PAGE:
Black’s character asks Tamika if she knows who Aretha Franklin is to which she says yes. He then says “She’s a big lady. But when she sings, she blows people’s minds! Everybody wants to party with Aretha! And you know who else has a weight problem? Me”. She asks him “Why not just go on a diet?” to which he replies “Because I like to eat. Is that such a crime?”.

I’ve actually heard stories online from a lot of people that watched this movie as an overweight child and they said that it comforted them and made them feel better about themselves and their body. And for a comedy movie to do that, especially in the 2000s which was absolutely littered with horribly unfunny material a lot of the time, is kind of amazing.

One of the things that some people like to pick apart when it comes to School of Rock is the believability of the whole concept. There’s just no way that a low-life washed-up rock and roll singer would be able to pass for a substitute teacher and get away with only teaching his class how to play instruments. It’s obvious that this would never happen in the real world even if a teacher tried to do it.

But the reason why it works in School of Rock is because the film knows how goofy and absurd it is. They never once try to make it seem like this kind of thing can happen in real life. One of the funniest scenes in the movie is in the third act, where Principal Rosalie Mullins enters the classroom and tells Schneebly that some other teachers in the area have complained that they heard music coming from his classroom.

Schneebly initially denies this by dismissing the claims as ridiculous, but she spots a guitar sitting in the corner of the classroom, to which she says “What is that over there?”. Schneebly knows that he is pretty much screwed now. He can’t just say something like “Oh, that? I brought that in just because I wanted to show my students my guitar” because that would sound crazy and silly. So instead, he seizes the opportunity to go along with it.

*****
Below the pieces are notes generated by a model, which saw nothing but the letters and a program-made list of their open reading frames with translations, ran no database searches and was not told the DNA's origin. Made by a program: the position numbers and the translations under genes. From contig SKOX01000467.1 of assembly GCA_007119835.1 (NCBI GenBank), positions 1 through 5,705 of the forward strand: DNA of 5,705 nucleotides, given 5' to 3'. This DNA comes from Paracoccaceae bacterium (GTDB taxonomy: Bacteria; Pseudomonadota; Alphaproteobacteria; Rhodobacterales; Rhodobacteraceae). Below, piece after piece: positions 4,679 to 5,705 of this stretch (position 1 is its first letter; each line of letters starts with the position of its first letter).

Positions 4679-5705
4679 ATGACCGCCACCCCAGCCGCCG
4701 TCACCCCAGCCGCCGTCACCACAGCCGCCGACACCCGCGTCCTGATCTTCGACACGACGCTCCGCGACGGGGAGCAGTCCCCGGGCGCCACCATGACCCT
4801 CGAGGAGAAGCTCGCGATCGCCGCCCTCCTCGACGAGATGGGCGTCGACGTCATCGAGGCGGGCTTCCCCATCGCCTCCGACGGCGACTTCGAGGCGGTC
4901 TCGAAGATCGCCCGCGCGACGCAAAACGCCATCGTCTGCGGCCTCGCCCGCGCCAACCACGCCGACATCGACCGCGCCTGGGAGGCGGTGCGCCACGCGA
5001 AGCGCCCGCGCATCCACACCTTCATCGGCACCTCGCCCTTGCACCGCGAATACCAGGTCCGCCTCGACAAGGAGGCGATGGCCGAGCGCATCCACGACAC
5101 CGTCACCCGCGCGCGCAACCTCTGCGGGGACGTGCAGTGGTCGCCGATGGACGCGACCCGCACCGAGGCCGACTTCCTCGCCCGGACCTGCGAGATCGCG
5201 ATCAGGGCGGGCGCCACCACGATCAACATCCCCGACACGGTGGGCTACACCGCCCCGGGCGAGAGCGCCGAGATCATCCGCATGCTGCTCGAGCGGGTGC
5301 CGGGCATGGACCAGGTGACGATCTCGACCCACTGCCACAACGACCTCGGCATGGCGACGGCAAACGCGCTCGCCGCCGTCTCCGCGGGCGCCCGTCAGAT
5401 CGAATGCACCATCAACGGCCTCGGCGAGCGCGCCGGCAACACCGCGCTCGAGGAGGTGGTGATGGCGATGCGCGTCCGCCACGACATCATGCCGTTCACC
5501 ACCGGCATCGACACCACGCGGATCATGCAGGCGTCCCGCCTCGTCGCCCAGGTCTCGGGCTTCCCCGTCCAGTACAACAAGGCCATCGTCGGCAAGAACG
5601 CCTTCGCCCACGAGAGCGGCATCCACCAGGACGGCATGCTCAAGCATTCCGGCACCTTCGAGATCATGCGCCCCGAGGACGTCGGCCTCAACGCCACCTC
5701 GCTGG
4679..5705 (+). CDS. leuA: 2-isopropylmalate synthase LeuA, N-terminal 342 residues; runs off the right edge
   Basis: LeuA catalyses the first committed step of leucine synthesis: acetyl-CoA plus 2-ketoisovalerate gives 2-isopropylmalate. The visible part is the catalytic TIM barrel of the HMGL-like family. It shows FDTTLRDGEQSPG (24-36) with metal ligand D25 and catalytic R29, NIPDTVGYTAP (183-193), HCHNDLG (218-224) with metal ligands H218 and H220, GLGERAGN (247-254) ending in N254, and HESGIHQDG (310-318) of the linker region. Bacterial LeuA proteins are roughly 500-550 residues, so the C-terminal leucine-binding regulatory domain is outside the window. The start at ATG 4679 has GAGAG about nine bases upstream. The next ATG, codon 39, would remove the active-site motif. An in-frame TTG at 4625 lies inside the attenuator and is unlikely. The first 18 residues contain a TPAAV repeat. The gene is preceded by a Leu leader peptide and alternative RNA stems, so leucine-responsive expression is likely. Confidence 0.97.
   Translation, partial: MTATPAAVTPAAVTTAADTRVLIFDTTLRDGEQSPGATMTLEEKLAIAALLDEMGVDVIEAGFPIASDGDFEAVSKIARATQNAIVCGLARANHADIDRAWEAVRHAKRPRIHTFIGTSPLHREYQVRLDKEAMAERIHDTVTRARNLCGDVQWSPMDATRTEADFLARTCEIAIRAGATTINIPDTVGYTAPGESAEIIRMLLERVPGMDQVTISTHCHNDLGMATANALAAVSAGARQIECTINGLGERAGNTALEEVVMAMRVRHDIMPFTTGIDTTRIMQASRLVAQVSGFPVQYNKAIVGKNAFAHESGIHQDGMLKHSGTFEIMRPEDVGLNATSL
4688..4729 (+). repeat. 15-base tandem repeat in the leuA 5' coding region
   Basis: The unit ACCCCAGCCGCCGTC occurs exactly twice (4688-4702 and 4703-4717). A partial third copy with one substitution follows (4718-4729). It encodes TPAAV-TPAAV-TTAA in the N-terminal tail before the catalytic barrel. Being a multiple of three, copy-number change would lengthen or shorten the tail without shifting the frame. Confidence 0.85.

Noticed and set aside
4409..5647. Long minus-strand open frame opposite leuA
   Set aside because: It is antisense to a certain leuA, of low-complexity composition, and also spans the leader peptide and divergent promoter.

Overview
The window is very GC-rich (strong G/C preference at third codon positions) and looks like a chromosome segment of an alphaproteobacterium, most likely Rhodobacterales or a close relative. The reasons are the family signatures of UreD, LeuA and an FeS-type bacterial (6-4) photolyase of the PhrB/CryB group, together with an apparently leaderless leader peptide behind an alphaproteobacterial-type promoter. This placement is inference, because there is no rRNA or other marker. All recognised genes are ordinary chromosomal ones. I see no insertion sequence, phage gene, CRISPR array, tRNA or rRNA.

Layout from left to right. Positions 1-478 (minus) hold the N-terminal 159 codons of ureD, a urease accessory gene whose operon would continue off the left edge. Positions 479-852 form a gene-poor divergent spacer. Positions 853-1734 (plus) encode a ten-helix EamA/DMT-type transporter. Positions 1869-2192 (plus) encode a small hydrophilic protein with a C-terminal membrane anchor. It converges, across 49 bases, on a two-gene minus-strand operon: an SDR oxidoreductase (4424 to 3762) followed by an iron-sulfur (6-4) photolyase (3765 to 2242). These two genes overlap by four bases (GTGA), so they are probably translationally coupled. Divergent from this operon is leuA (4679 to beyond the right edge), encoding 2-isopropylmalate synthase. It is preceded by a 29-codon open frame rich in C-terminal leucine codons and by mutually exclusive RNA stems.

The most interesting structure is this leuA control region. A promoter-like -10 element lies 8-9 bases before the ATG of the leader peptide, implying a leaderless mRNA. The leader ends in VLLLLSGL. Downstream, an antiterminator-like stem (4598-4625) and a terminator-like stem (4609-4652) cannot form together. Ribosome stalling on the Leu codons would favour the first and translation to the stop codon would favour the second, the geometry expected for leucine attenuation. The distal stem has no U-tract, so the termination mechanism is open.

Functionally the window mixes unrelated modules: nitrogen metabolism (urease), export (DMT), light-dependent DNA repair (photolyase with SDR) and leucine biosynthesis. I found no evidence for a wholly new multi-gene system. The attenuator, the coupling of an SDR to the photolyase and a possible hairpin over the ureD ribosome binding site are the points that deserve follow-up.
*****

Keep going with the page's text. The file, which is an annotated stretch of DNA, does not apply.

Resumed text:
He says that he likes to use the guitar to play and sing in order to make some of the more boring subjects a lot more fun for the kids to learn. From here, he breaks into a full-on song about math equations, and as you can probably expect, turns into an absolute disaster for the most part.

But as funny and as outlandish as School of Rock is, it has so much heart and soul. It’s a movie that will surely inspire a lot of young kids that watch it to play an instrument of their own. I know that when I watched it for the first time I wondered if I could play the guitar just like Schneebly and Zack (Joey Gaydos Jr.).

Seeing the characters working together to create killer rock songs is so touching and it’s so hard to describe exactly why. You can just feel the passion and excitement in the air from all of the students that are so eager to learn how to make music. All of this is made even more fascinating when you realize that everybody in the classroom is an actor. Everybody sells each scene perfectly.

And yes, of course, the music here is unironically catchy and fun to listen to. I challenge you to watch the scene where the band is performing “Teacher’s Pet” and not sing along or at least tap your feet along to the beat. It’s a challenge that I can almost guarantee you will fail at because the song is just too good to resist singing to.

School of Rock is not the type of movie that is made to win awards. It’s not the greatest and most breathtaking movie of all time and it’s okay because it never tries to be. Instead, it tries to be a heartwarming comedy about a teacher’s mission to create a band with his students and blow the world away with their talent. And it’s an absolute delight to watch. I’ve seen the movie about fifteen times now, and yet it still never gets old. The magic of School of Rock will always be there, no matter how many more times I watch it.

Overall Grade: A+

MPAA Rating: PG-13 for some rude humor and drug references

Cast: Jack Black, Joan Cusack, Mike White, Sarah Silverman, Miranda Cosgrove, Joey Gaydos Jr., Kevin Clark, Rivkah Reyes, Robert Tsai, Maryam Hassan, Aleisha Allen, Caitlin Hale

Directed by: Richard Linklater

Written by: Mike White

Distributed by: Paramount Pictures

Release Date: October 3, 2003

Running Time: 109 minutes